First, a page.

Optimal distinctiveness theory highlights that firms need to balance opposing pressures for differentiation (to gain competitive benefits) and conformity (to gain legitimacy). Yet, extant optimal distinctiveness research rarely considers that the pressure for conformity can substantially vary between competing firms. Studying the positioning and growth performance of competing platforms in the market for Massive Open Online Courses (MOOCs), we find that platforms’ access to high‐status complementors – a common source of legitimacy in platform markets – substantially shapes the relationship between platforms’ distinctiveness and user growth. Our longitudinal models show that platforms only benefit from a (moderately) distinctive positioning once they have buffered a certain amount of legitimacy. Our findings strongly suggest that firms can alleviate conformity pressures by accessing alternative sources of legitimacy.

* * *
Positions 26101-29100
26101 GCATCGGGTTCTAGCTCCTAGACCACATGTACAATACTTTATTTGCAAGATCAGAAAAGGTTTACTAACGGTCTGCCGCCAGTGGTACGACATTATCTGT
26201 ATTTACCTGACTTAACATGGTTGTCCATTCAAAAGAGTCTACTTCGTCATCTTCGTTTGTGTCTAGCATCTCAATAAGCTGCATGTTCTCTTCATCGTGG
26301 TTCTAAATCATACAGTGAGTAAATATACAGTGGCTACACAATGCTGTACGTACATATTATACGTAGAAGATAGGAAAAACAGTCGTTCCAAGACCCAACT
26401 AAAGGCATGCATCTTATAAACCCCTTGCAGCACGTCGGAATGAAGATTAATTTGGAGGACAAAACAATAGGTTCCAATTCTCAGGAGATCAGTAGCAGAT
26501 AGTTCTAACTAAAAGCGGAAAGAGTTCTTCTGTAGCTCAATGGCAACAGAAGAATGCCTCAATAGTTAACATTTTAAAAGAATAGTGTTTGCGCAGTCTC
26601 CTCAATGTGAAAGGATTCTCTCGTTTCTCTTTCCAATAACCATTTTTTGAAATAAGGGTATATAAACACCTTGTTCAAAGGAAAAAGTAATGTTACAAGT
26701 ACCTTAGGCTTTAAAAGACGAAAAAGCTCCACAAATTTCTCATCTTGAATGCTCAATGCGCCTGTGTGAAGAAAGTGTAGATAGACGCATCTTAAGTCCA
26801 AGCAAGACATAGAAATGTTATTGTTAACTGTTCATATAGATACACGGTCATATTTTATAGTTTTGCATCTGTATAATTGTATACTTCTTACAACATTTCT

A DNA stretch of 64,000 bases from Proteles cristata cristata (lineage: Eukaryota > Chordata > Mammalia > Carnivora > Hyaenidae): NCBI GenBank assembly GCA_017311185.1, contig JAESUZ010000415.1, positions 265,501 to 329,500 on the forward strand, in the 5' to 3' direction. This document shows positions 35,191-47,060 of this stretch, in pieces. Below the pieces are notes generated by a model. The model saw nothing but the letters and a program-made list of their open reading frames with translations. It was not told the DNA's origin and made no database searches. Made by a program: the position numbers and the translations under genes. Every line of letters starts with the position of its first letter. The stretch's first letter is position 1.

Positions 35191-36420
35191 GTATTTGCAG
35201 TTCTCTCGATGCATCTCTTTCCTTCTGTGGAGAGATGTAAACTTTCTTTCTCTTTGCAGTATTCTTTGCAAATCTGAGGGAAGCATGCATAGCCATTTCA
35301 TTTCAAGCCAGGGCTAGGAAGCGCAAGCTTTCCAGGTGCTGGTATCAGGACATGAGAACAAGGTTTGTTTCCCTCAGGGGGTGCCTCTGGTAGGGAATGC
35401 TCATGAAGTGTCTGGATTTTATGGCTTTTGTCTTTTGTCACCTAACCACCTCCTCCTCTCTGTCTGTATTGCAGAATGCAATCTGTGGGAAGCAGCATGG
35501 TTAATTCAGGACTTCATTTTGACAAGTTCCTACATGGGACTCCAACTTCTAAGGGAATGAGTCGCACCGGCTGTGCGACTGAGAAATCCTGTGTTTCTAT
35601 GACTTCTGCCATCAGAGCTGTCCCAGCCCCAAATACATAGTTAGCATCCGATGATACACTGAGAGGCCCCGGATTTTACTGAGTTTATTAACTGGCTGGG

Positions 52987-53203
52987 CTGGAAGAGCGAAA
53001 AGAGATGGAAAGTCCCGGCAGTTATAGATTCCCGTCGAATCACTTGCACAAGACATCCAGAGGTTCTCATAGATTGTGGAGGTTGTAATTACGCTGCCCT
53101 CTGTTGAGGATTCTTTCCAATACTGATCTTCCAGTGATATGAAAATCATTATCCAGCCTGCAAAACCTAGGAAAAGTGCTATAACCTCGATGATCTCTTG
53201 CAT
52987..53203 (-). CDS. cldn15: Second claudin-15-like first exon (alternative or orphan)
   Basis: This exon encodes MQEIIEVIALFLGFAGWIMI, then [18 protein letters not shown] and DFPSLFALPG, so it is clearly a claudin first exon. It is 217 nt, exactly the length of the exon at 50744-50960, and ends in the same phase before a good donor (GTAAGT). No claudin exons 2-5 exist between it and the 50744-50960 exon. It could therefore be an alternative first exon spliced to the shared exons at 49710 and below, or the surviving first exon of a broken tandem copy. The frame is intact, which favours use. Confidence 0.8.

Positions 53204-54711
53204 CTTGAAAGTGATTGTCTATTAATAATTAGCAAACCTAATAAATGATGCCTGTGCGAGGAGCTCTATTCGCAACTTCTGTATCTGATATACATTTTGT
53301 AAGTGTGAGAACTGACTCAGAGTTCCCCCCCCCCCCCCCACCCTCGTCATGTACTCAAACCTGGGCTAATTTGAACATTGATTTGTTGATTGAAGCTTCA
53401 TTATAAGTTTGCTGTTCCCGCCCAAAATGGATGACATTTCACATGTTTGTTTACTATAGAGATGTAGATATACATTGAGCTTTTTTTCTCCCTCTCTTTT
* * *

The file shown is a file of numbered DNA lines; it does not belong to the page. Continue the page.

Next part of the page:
When does differentiation pay off? We study this question in the increasingly important context of platform markets to explain differences in platforms’ user growth. Our longitudinal study of competition in the market for Massive Open Online Courses (MOOCs) – in which platforms like Coursera and Udacity compete for online learners as users – shows that the performance implications of a distinctive positioning substantially depend on the legitimacy that a platform has gained from attracting high‐status organizations as complementors. Platforms only benefit from differentiation once they surpass a certain legitimacy threshold, and the legitimacy they gain beyond this threshold accelerates the benefits of a (moderately) distinctive positioning.